Vacuum Process Technology (Number 2); An over view of the Technology presented by David Pye of Pye Metallurgical International Consulting

Trends and developments in vacuum furnace technology

An overview of the technology

New technologies seem to center around a paradox; on the one hand they are welcomed as better methods to attain much improved and better results, and an enhanced quality of life. Yet on the other hand some industries resist and decry the new process technological methods. Amid the rapid revolution of material science, yet there are those who swear by the new technologies and who will invest every source possible in that technology to make their operations more productive, quality – oriented and more importantly, profitable.

Vacuum furnace processing technology has a tremendous potential, it has reached what one can consider maturity in relation to other international trends. It is a technology that will assist material scientists and their industrial associates to move into the third millennium. But first there are a few problems to address.

Observations of the vacuum processing technology

The main processes today that are using vacuum technology for metallurgical enhancement of their products are;

  • Low-pressure carburizing (also known as the vacuum carburizing)
  • Vacuum plasma carburizing.
  • Plasma nitriding (also known as low pressure nitriding, pulsed Plasma nitriding, ion nitriding). Each one is using the technology of low pressure (vacuum) However, one has to be careful at the low-pressure selection for these processes.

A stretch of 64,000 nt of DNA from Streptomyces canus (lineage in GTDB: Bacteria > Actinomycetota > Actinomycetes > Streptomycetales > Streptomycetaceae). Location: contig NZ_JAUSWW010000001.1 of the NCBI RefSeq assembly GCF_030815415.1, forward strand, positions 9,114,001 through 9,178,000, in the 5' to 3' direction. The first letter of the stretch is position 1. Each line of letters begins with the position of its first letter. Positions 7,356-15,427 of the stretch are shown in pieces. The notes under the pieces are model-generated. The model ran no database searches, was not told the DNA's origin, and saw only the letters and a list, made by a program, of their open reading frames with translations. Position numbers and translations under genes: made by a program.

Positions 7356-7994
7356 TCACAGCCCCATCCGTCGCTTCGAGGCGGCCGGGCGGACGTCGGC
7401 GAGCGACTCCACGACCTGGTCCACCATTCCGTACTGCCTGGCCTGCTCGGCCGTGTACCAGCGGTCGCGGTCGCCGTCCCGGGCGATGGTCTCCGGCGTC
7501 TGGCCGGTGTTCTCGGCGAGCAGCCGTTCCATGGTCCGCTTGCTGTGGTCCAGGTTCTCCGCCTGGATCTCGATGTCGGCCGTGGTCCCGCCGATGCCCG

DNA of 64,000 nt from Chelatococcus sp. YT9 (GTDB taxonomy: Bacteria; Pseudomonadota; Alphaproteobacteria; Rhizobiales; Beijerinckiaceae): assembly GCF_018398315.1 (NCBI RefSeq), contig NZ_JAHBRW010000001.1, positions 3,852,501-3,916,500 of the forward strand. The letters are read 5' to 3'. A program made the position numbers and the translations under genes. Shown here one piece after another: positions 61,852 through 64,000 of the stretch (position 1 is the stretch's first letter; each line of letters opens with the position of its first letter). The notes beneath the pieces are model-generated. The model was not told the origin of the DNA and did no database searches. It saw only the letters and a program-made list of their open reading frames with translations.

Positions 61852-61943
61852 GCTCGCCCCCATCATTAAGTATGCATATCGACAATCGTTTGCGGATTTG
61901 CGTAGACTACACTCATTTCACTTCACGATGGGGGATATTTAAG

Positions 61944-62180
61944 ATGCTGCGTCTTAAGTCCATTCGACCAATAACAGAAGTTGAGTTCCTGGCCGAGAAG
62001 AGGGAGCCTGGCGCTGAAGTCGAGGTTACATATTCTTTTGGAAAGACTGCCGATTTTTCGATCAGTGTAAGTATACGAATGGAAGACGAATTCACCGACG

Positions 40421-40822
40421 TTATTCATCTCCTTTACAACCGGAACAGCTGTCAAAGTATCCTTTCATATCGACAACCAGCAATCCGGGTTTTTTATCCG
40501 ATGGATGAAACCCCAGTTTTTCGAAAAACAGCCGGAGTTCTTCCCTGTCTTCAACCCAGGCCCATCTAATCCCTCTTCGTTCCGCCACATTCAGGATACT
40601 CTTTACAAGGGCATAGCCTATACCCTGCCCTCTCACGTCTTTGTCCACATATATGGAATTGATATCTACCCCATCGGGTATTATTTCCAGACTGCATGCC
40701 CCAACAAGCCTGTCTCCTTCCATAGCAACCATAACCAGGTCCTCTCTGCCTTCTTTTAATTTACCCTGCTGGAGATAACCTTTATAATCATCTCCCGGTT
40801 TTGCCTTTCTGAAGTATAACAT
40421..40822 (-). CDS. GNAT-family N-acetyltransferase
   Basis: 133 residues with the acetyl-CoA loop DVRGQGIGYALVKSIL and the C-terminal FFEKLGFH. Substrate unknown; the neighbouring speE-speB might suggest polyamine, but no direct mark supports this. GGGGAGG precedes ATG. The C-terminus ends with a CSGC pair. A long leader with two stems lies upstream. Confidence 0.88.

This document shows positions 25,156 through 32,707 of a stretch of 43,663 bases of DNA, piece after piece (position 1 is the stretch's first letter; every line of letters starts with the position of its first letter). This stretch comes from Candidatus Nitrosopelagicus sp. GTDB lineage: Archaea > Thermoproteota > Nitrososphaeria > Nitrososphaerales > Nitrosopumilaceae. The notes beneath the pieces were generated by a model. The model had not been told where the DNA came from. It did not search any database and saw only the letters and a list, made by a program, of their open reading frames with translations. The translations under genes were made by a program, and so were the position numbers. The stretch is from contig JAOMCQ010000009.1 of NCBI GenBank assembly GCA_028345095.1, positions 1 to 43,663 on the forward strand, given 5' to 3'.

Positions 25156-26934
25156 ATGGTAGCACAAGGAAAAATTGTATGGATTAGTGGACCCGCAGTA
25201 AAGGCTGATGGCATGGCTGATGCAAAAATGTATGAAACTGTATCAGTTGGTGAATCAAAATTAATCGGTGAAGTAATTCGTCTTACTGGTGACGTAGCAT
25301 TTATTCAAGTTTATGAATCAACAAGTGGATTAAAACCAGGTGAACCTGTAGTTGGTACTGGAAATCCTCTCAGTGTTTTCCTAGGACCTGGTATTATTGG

• Chemical vapor deposition (also known as C V D). This is a deposition type process which can be integrated into a plasma nitriding system, whereby the nitriding is the initial procedure (which is a thermochemical diffusion technology and on completion and still in the same furnace, one can then continue with the deposition procedure for CVD).
  • Physical vapor deposition known as PVD

Typical applications of these processes are for high wear (such as drills, Hobbs, milling cutters, and corrosive environments. The aerospace industry has seen fit to use these procedures for high-strength, lightweight materials, which embrace the use of additional metals such as titanium to achieve longer life than is normally associated with the more conventional furnace processes.

Pursuit of better materials.

Low pressure conditions, or vacuum technology can be used easily on the more exotic materials as well as the lower grade materials to enhance the operational quality.

One can add compounds or elements to change and improve molecular structures and Metallurgical operational results. A typical example could be the use of carbon diffusion in the case of case hardening.

Observing the aircraft and armaments industries for example, where heat treatment plays both a significant and vital role in assisting manufacturers to achieve specifications and to ensure that their products meet with guaranteed acceptable degrees of safety, reliability, and durability.